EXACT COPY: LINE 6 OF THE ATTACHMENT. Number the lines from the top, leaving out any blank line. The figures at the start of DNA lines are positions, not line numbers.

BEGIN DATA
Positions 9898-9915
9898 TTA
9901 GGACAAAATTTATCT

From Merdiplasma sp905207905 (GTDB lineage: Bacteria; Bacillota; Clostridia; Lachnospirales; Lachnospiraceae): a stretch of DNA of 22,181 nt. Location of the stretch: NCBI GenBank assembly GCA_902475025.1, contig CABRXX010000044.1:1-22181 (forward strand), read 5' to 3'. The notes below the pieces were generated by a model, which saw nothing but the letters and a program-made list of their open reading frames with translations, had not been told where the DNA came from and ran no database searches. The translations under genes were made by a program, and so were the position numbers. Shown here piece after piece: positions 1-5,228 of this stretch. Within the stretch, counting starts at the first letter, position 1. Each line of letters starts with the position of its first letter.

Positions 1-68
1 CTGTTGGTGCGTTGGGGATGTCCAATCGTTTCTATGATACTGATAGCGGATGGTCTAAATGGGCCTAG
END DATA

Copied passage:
1 CTGTTGGTGCGTTGGGGATGTCCAATCGTTTCTATGATACTGATAGCGGATGGTCTAAATGGGCCTAG